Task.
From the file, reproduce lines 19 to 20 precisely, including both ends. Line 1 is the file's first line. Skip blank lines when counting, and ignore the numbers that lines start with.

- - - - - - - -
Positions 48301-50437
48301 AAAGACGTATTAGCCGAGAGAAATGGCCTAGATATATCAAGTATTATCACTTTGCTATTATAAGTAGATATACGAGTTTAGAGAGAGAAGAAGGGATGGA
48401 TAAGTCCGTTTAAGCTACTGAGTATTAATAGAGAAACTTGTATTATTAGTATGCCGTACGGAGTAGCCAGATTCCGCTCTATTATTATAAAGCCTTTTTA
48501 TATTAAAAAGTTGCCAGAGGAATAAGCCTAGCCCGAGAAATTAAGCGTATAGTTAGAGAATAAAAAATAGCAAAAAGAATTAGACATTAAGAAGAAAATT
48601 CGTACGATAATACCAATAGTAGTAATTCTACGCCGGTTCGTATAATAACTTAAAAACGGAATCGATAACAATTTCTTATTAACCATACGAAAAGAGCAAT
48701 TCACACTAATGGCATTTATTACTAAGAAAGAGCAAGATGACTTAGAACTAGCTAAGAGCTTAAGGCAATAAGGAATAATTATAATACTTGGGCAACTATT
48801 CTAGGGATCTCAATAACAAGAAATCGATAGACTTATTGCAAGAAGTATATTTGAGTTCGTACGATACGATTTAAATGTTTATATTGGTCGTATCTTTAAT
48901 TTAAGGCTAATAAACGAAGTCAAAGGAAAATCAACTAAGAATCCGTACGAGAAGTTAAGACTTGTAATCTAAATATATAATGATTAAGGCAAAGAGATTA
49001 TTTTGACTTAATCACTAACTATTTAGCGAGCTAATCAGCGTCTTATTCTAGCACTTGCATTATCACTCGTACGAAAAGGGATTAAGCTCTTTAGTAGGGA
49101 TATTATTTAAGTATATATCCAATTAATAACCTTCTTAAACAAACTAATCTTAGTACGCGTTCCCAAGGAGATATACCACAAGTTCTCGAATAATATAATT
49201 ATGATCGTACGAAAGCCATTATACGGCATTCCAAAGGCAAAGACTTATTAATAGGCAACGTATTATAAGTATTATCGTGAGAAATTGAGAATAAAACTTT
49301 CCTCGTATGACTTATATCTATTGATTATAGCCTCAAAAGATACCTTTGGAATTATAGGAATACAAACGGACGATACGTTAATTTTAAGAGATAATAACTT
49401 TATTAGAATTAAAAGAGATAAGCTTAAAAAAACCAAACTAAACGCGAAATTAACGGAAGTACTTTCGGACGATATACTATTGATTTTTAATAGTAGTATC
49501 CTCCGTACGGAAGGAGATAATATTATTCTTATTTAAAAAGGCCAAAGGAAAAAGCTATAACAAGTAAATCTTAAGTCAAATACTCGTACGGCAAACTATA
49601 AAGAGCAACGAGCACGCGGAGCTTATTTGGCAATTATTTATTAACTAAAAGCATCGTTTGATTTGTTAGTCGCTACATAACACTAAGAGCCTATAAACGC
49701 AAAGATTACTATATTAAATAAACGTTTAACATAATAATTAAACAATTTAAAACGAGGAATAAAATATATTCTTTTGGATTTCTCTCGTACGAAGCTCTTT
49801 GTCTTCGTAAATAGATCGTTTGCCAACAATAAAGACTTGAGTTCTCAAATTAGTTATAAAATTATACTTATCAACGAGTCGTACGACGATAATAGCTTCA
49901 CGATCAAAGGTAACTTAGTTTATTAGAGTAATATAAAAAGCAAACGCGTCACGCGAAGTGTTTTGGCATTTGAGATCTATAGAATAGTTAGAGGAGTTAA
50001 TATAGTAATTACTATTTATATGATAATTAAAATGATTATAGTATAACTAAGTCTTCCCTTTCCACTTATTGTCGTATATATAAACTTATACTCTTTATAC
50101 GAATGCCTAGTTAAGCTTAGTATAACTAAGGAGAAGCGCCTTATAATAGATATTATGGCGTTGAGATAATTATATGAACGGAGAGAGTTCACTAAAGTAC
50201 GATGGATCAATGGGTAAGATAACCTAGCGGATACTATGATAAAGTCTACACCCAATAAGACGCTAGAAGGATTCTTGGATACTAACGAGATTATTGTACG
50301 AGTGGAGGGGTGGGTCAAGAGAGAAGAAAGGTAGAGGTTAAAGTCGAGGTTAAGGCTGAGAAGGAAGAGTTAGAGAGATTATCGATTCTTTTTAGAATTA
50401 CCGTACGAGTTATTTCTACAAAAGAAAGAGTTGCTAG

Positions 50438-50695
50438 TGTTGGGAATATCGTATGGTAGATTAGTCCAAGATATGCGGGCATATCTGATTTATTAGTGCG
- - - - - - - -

50001 TATAGTAATTACTATTTATATGATAATTAAAATGATTATAGTATAACTAAGTCTTCCCTTTCCACTTATTGTCGTATATATAAACTTATACTCTTTATAC
50101 GAATGCCTAGTTAAGCTTAGTATAACTAAGGAGAAGCGCCTTATAATAGATATTATGGCGTTGAGATAATTATATGAACGGAGAGAGTTCACTAAAGTAC